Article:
• KyleM18
    Posts: 150
    So, looking at this discussion from the perspective of a high school student who hopes to get into sacred music and hopefully create a rather large program, what exactly should I be doing? Is a degree necessary or not? How do I get this "experience"? Should I just give up on my dream? (Ignore that last one.)
    Thanked by 1EMH
  • By all means get degrees - from the best professors you can get to and afford. You will never be sorry that you did, and will be sorry if you didn't. Get experience by observing fine choirs and liturgy, or joining them - in Episcopal cathedrals or such if you must. If you are in college you can likely get on at a small local church which doesn't require advanced musicianship. Organ students do this all the time - invaluable for getting 'experience'. Also, make friends with outstanding church choirmasters and organists, and see if you can become an intern serving under one.

    Above all, Don't Give Up Your Dream!
    It is a gift and a calling from God.


    More about the degree controversy -

    True, a degree in organ and/or church choral directing from even the very best universities and professors will not necessarily prepare one for all the non-musical aspects of being a church musician. HOWEVER - IF one wants to excel as a church musician one will become as highly accomplished and knowledged as he is able, and will have earned and will hold the degrees and credentials to prove it. One's musical accomplishments are the bedrock of being a church musician. Otherwise, one is a mere administrator who is a disappointment as a musician. (We have too many of these [sopping up jobs that their betters should have], and, sadly, this seems to be all that many churches want.)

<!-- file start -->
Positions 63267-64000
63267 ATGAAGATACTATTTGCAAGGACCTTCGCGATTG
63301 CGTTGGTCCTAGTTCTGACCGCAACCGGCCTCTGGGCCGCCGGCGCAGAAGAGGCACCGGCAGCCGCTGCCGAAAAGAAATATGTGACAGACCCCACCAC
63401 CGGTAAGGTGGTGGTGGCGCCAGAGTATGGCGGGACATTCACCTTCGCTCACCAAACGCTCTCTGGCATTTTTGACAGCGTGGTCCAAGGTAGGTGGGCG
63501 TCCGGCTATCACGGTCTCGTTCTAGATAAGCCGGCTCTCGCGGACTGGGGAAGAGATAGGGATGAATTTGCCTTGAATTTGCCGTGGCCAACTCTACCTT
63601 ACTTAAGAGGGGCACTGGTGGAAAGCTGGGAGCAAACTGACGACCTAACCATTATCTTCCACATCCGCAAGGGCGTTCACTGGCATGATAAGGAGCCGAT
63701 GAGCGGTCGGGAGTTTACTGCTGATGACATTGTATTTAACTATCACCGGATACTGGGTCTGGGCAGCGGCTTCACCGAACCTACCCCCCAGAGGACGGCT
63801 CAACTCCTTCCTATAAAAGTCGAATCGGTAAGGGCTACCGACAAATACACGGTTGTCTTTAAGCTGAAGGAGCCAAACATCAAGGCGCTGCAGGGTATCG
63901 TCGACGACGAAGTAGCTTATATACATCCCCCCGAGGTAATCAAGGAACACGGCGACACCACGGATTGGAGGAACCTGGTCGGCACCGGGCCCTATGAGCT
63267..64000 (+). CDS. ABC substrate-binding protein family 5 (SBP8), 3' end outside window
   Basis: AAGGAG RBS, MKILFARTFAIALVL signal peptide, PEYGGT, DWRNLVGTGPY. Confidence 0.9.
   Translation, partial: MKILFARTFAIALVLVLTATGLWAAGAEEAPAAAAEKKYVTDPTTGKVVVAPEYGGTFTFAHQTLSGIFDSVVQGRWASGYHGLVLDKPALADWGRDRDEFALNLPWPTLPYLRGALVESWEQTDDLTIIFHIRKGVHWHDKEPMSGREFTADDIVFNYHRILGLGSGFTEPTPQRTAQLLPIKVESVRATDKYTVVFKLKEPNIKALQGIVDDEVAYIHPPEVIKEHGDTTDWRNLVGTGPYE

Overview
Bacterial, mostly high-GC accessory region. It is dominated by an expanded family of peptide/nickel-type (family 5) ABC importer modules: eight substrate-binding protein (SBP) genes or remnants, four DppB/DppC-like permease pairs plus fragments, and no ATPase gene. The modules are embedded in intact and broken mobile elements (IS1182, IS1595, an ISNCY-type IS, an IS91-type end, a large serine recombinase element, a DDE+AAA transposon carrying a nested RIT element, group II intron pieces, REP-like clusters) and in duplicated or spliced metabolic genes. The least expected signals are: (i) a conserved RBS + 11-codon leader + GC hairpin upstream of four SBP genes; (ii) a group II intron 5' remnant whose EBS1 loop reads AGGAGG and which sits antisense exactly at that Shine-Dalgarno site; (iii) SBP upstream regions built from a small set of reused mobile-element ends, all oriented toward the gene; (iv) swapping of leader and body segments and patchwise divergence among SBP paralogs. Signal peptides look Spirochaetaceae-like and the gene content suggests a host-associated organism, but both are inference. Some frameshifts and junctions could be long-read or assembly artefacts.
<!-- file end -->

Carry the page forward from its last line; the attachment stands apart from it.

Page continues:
(Further - I've noticed that those who most disrespectfully discount degrees and call them 'pieces of paper' are those who don't have them. Now, many who don't are fine musicians who have native ability that they have refined. Most, though, aren't, don't, and haven't.)
  • One caution - many, if not most, organ programs have the ultimate goal of producing a student recital of representative works from the repertoire.

    Students graduate with no knowledge of short repertoire to play before, during and after Mass. Hymn playing is also is often not covered.

    These are important questions to ask about when interviewing. They are interviewing you, but you need to interview them.

    For the working musician, often the AGO exams are more precisely aligned with the requirements of the job, and do include representative major works but within a balanced program.
  • I don't know how important a music degree is. Several musicians in top orchestras don't have any degree.
  • Otherwise, one is a mere administrator who is a disappointment as a musician. (We have too many of these [sopping up jobs that their betters should have], and, sadly, this seems to be all that many churches want.)

    Well, that's because that's what most priests are: administrators, and in many ways they have to be. I've learned in my experience that administrative minds like other administrative minds. It simply makes their lives easier to deal with someone who thinks like they do (doesn't it work that way for all of us, though?). Many priests want someone who will be able to see problems coming and resolve them through preventative maintenance. Most of the problems they're interested in, though, are not musical problems, but administrative ones, such as scheduling cantors, resolving disputes, money or marketing issues, etc. It's as I've said before, it's all about the priorities of the priest: what is important to him? The answer to that question will influence heavily what he perceives to be your most important duties, and therefore whether or not you are successfully doing your job. This is also why someone can be a substandard musician and still retain a position as a DM for many years: if that person has a good sense for business and administration, they can keep the priest happy, especially since most priests nowadays either don't know the difference between good music and poor music, or they don't care about it. It is worth mentioning, I think, that administrative types generally view music as a tool: a means to a specific end, and not a necessary part of life in its own right. In their eyes, your value as a musician will depend on to what end you serve administrative interests.